There`s a “glimmer of hope” for inclusive growth with the government taking steps particularly in the area of labor and industrial policy as well as human capital development.

PIDS President Gilberto Llanto made this assessment Tuesday (September 23, 2014) as he wrapped up the 12th Development Policy Research Month (DPRM) Seminar that tackled labor policy reforms, the revival of the manufacturing industry, and issues in the educational sector. The seminar was the highlight of the nationwide DPRM observance, spearheaded by PIDS in September every year.

Llanto cited the Industry Development Program being spearheaded by the Department of Trade and Industry (DTI), under which sectoral roadmaps were consolidated into a Manufacturing Industry Roadmap that seeks to hike manufacturing`s contribution to both value added and employment. “Our neighbors have relied on labor-intensive manufacture to grow their economy and have taken advantage of regional production networks. Their economy grew and their people have gotten out of the poverty trap and have enjoyed higher standard of living,” Llanto said.

Resource persons at the DPRM seminar held at NEDA sa Makati Building, titled “Forum on Addressing the Jobs Challenge toward Inclusive Growth”, included PIDS Senior Research Fellows Aniceto Orbeta and Rosario Manasan, PIDS Visiting Research Fellow Vicente Paqueo, Benjamin Dalumpines of the Institute for Labor Studies (ILS), Executive Director Ma. Corazon Dichosa of the DTI Investment Policy and Planning Service, and Executive Director Marissa Legaspi of the Technical Education and Skills Development Authority (TESDA).

Dichosa said some 50 separate roadmaps outlining measures to enhance competitiveness would be ready by next year, including the 30 earlier submitted to the DTI. “The government is pursuing an industrial policy that promotes the resurgence of an international competitive manufacturing sector,” she said. The long-term vision is to become hubs in regional and global production networks for auto, electronics, machinery, garments, food, and others.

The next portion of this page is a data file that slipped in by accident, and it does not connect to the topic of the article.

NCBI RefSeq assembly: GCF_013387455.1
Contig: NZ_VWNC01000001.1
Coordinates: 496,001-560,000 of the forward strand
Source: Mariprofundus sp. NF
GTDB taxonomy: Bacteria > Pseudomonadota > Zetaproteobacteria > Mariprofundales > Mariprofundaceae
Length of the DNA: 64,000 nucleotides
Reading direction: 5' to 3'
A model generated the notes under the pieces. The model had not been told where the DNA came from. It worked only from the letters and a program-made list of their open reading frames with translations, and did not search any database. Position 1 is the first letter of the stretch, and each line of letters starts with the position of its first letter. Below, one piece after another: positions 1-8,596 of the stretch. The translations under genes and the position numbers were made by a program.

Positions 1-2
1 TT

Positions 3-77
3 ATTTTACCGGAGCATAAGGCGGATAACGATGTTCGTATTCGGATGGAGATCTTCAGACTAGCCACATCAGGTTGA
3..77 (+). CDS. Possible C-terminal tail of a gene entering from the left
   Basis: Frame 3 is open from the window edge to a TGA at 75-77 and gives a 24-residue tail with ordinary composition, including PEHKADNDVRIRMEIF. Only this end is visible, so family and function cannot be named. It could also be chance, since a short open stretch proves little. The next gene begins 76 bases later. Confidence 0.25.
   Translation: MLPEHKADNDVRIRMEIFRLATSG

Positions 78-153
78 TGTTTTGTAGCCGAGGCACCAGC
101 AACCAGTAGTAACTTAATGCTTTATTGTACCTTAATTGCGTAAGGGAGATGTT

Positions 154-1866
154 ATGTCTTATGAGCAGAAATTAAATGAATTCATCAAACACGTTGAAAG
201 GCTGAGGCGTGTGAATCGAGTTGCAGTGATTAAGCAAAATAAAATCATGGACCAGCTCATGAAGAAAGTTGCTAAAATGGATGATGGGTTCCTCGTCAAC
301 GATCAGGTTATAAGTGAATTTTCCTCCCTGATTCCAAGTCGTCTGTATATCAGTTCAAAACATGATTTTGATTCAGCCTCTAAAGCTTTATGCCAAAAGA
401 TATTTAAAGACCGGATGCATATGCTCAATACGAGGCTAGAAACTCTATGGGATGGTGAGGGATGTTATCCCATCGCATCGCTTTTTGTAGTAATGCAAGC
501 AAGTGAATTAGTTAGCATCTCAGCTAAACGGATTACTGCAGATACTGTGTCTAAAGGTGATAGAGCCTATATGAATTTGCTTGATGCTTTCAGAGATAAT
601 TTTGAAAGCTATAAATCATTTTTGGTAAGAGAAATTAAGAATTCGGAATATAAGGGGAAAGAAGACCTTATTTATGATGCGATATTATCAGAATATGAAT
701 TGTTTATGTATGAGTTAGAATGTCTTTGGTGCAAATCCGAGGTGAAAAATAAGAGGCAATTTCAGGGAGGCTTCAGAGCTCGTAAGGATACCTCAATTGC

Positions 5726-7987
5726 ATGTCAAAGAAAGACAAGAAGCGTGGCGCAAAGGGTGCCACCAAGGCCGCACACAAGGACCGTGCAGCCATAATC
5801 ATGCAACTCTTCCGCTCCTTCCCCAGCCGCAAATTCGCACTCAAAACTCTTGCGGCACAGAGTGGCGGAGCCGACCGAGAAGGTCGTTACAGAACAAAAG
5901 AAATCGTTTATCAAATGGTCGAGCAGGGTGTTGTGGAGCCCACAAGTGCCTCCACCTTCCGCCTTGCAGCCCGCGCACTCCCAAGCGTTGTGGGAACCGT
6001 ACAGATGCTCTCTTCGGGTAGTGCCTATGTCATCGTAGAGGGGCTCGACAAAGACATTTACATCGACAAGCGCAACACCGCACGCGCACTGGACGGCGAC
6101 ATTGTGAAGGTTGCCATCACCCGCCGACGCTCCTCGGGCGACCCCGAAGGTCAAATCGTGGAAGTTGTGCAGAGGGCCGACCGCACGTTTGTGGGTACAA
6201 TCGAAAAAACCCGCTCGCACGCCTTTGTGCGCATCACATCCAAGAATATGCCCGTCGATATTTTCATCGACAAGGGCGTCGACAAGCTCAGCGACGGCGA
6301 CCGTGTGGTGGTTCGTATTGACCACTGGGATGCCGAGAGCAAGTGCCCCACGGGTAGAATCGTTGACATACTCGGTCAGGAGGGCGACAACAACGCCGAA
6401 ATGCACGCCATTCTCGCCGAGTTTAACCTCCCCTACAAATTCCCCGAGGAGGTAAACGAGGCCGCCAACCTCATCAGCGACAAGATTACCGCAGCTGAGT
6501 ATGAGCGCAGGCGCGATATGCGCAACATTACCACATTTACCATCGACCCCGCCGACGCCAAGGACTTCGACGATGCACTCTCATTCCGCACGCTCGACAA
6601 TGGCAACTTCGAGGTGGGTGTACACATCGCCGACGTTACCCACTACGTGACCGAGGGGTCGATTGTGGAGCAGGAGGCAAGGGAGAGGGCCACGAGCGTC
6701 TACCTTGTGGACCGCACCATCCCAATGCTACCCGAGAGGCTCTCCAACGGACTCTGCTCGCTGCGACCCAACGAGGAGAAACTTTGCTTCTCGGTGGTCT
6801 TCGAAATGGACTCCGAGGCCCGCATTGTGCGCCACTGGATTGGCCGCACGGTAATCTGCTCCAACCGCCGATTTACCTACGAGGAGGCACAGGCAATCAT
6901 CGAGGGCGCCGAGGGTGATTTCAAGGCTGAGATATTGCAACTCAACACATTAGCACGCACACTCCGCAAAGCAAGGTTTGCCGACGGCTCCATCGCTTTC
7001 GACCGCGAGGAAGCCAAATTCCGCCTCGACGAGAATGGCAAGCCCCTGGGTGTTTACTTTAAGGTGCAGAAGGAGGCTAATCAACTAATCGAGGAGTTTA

Llanto said the consolidated roadmap, crafted by PIDS, should spur the development of small and medium enterprises (SMEs) that would help address poverty and inequality. Development of SMEs is a pillar of the envisioned ASEAN Economic Community or AEC, Llanto noted.

TESDA`s Legaspi presented the Philippine Qualifications Framework, which will facilitate mobility of labor within the region through the ASEAN mutual recognition arrangements. The framework, which aims to adopt national standards and levels of outcomes of education, is an important step toward addressing the problem of job-skills mismatch, Legaspi said.

PIDS Senior Research Fellow Rosario Manasan, for her part, called for a more efficient allocation of resources in the educational sector, pointing out that many state universities and colleges (SUCs) recorded zero board examination passing rates during the years 2005-2011, and the list of SUCs with passing rates below the national average is even longer. Fifty to 90 percent of programs offered are outside the mandates of SUCs, Manasan noted. “Faculty development is key to improving quality,” she said.

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